The World Bank has effectively dumped a vice president who served as its chief information officer while it scrambles to deal with a series of embarrassing hacker attacks, which were first reported on Foxnews.com.
Robert Van Pulley, a computer security director, will take responsibility for the institution’s embattled information system “effective immediately and until more permanent arrangements are in place,” according to an e-mail sent to staffers Tuesday evening by Juan Jose Daboub, one of three managing directors at the World Bank.
Van Pulley will report to a new executive council on computer security that includes Daboub and two other top World Bank officials. He replaces World Bank Vice President Guy-Pierre De Poerck, who was not mentioned in Daboub's e-mail and whose fate remains unclear.
World Bank officials would say Wednesday only that De Poerck's employment had not changed; they declined to offer any further information.
Daboub’s internal announcement also said the World Bank was launching a "comprehensive external review" of its information systems, including its "security-related technology, protocols and guidelines for securing business and information within the Bank Group.”
FOXNews.com has reported that the World Bank Group's network — one of the largest repositories of sensitive data about the economies of every nation — had been raided repeatedly by outsiders for more than a year.
Sources inside the bank also told FOXNews.com that servers in the institution's highly restricted Treasury unit were deeply penetrated with spy software, and that the invaders also had full access to the rest of the bank's network for nearly a month in June and July. At least six major breaches have been detected at the World Bank since the summer of 2007, with the most recent breach occurring just last month.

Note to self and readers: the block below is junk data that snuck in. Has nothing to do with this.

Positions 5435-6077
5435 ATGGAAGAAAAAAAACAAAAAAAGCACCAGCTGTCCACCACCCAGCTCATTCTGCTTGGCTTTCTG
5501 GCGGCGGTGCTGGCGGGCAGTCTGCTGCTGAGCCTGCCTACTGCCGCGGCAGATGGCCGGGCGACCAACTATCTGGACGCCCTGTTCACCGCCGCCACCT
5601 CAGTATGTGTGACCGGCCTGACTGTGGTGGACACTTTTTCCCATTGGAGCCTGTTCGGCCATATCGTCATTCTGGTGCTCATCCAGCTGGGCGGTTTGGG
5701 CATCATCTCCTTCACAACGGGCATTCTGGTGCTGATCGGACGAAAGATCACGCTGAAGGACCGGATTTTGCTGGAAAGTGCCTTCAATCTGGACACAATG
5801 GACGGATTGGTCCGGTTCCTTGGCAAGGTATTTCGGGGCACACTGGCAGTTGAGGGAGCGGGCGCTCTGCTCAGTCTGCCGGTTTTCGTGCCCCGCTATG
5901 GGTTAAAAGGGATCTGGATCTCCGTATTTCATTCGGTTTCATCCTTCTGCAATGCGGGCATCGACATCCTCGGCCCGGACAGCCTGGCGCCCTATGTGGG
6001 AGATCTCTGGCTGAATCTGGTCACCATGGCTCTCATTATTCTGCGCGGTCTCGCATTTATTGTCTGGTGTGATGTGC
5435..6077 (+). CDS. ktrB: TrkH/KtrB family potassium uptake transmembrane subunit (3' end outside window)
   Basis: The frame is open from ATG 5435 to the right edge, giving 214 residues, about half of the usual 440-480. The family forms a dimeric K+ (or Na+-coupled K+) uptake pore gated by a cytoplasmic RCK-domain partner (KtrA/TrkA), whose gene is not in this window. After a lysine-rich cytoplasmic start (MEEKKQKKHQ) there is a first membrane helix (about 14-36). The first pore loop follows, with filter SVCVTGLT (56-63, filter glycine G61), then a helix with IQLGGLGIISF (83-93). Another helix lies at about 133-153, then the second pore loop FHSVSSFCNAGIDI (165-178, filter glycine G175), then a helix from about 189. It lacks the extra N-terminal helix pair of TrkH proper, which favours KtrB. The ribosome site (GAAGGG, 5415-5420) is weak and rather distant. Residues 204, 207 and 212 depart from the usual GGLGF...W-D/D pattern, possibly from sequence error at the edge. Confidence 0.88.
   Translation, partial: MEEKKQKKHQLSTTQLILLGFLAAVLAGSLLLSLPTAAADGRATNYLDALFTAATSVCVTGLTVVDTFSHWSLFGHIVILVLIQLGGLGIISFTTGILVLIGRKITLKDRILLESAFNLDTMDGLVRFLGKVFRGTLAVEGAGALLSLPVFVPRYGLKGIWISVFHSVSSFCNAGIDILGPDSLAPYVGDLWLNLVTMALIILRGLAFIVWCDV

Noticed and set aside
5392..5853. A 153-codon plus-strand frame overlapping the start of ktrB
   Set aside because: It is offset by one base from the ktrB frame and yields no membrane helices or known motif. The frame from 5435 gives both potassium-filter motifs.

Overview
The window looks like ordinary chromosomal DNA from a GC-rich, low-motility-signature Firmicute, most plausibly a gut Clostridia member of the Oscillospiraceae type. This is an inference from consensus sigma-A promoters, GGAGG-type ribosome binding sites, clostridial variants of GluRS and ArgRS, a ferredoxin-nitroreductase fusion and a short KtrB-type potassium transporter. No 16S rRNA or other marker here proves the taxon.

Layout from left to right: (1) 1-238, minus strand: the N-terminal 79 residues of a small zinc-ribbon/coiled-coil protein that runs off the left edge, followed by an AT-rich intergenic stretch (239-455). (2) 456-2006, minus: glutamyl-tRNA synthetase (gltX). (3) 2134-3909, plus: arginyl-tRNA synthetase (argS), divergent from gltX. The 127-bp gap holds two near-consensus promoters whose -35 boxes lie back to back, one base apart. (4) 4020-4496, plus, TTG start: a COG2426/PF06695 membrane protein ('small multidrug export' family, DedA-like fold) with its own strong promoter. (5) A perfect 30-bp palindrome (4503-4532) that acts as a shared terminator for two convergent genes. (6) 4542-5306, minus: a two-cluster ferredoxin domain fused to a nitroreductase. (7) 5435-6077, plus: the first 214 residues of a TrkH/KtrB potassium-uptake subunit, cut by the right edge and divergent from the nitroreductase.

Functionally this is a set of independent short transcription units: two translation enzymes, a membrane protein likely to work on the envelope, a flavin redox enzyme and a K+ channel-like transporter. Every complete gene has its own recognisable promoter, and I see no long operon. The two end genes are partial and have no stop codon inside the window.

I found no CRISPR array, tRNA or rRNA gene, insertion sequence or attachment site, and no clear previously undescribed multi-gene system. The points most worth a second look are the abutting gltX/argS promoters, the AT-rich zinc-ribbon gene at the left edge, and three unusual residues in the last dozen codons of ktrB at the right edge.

Daboub’s announcement repeated earlier World Bank claims that the institution has found “no evidence that these hacker attacks have compromised protected Treasury, Human Resources, Procurement and Institutional Integrity systems.”
But the note acknowledged what it called a recent “inadvertent” posting of confidential information on a publicly accessible Web site that included names and bank accounts for a number of World Bank staffers.
Other observers asked if the World Bank had done or was doing enough to address the problem.
“This is like locking the barn door after the horse -- and the key -- have been stolen,” said Bea Edwards, International Program Director for the Government Accountability Project (GAP). “It’s a cosmetic fix. The bank’s information system has been breached repeatedly for months, and may need a massive overhaul.”
The GAP posted a copy of Daboub’s announcement on its website.